We are pleased to introduce our newest series of Art Forms. In this series, we interview influential people from all realms of the arts, from writers, to dancers, to art historians. In these interviews, we discuss various art forms and their place in today’s culture.
We are thrilled to begin this series with an interview with art consultant, advisor, and founder of ArtBusiness.com Alan Bamberger. With years of experience writing about, selling, consulting, and collecting art, Alan has become an expert in the art world and an influential voice in the San Fransisco art scene. On his website ArtBusiness.com, Alan has published hundreds of articles about art for both artists and collectors.
In this interview, Alan shares the story of his beginnings in the art world, advice on collecting art, and his viewpoint on the rise of technology and its relationship to art.
Tell us a bit about yourself and ArtBusiness.com. How did you get started in the art business?
To make a long story really short, I found an old painting many years ago and paid very little for it. It had quite a bit of damage but it was still a nice painting. Even in the condition it was in, it turned out to be worth a lot more than I had paid. I had about six months of back income coming in from another job, so I decided to see whether I could learn the art business to the point where I could afford to make a living at it.
I did and sold old art for a while, then got into buying and selling rare and out-of-print art books, started writing articles about art and the art business, heard about the Internet around 1995, bought my website shortly after, initially used to pitch article ideas to newspapers and magazines, but soon realized that all kinds of people were reading my writing. By that time, I had acquired so much experience in so many art-related fields and had so much to share that I went into consulting, advising and appraising for artists, art buyers and sellers, and anyone else who needed help with art-related issues. And here I am today.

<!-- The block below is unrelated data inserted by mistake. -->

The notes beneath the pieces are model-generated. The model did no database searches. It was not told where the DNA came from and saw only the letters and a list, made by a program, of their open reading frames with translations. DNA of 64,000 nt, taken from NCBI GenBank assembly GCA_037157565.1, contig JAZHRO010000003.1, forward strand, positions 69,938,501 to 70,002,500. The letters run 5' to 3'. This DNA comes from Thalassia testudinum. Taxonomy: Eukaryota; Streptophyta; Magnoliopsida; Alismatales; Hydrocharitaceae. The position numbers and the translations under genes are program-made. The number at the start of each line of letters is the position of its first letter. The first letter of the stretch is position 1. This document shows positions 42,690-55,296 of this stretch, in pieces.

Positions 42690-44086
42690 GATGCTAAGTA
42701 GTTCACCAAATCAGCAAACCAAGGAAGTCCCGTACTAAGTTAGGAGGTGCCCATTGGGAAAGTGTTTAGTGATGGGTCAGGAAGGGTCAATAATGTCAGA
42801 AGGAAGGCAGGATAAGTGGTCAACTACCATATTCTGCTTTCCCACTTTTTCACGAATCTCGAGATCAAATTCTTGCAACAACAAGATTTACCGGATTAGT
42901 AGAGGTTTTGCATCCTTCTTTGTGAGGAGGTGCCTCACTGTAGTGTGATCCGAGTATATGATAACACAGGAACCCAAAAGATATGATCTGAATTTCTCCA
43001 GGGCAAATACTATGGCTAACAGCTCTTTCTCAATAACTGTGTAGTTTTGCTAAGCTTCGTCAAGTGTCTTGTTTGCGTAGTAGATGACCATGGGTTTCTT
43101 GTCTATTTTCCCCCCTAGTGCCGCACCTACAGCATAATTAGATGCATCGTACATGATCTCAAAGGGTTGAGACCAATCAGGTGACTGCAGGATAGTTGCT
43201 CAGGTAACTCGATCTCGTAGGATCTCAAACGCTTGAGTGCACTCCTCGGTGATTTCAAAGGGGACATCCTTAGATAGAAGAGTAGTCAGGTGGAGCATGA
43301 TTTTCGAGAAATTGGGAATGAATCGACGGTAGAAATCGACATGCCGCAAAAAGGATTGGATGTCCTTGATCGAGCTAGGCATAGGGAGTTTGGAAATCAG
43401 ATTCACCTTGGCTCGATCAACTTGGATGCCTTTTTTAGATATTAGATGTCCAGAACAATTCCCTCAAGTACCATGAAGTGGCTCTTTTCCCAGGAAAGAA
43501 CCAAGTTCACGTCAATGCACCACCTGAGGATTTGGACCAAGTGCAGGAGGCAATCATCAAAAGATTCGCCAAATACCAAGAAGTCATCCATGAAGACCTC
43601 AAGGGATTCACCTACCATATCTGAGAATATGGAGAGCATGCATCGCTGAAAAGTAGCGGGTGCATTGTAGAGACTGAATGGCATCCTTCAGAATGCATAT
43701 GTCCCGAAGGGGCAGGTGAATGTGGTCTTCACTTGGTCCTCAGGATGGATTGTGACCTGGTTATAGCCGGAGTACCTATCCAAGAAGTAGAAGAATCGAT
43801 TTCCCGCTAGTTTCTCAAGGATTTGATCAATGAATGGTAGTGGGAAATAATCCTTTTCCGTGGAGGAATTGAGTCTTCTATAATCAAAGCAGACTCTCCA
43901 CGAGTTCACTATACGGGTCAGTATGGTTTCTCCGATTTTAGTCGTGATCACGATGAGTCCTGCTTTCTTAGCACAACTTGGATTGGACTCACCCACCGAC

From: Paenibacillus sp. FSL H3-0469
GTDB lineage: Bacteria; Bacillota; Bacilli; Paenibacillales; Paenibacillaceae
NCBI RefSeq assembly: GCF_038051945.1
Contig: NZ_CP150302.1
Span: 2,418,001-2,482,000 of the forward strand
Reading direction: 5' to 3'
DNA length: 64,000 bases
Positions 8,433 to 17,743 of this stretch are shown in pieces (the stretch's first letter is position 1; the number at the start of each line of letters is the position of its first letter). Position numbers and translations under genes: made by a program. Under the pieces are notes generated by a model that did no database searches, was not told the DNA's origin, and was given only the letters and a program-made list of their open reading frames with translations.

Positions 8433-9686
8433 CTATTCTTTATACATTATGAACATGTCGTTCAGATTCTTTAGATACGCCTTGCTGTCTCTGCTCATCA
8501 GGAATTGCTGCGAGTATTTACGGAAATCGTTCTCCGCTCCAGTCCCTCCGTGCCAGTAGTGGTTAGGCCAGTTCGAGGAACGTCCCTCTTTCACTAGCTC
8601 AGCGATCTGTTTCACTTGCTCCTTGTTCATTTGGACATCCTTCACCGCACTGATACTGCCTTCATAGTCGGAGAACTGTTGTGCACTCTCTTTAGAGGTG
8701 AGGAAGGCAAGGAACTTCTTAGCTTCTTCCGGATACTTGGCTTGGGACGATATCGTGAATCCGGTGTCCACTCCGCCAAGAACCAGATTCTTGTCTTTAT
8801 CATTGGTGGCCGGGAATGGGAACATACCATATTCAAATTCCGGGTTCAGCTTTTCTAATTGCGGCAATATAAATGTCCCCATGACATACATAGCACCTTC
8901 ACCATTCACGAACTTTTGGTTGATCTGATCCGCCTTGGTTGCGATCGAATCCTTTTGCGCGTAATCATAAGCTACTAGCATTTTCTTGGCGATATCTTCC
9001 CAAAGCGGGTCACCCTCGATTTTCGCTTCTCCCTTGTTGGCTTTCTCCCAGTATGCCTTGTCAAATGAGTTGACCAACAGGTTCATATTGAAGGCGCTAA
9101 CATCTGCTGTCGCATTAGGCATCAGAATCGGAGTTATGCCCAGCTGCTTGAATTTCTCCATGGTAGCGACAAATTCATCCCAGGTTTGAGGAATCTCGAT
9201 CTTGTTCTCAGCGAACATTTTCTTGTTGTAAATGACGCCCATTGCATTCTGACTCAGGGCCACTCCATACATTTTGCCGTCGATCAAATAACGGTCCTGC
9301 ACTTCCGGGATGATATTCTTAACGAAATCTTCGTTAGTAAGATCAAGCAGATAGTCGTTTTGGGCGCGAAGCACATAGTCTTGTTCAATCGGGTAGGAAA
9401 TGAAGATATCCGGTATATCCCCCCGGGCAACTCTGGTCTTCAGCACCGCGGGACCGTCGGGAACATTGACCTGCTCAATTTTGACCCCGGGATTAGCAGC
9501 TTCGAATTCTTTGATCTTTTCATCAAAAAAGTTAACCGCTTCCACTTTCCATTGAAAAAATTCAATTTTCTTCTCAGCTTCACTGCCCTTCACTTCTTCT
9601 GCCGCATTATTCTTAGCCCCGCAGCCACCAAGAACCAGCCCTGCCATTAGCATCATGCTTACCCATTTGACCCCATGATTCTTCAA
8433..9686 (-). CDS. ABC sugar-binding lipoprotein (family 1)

What is the biggest mistake you see people making in the early stages of collecting? What is one piece advice you’d can give to a new buyer?
They buy too fast. If you are just starting out collecting, one of the most important things to do before making even a single purchase is to get a real feel for the incredible variety art that is available on the market today. Most people have a very limited idea of how much quality art is for sale, how many different kinds there are, and how many talented artists are hard at work today.
So, the most important piece of advice is to take it slow, take it easy, look at art wherever and whenever you get the opportunity, both online and at physical venues, and get a good feel for where your tastes and preferences lie before you start buying. No matter how much someone tries to pressure you to buy early on, take your time. That's how you end up with art you really love.
What are the biggest changes you’ve seen in the art world from when you began selling art in the 1980s up through today? Particularly with an eye on the rise of the online gallery.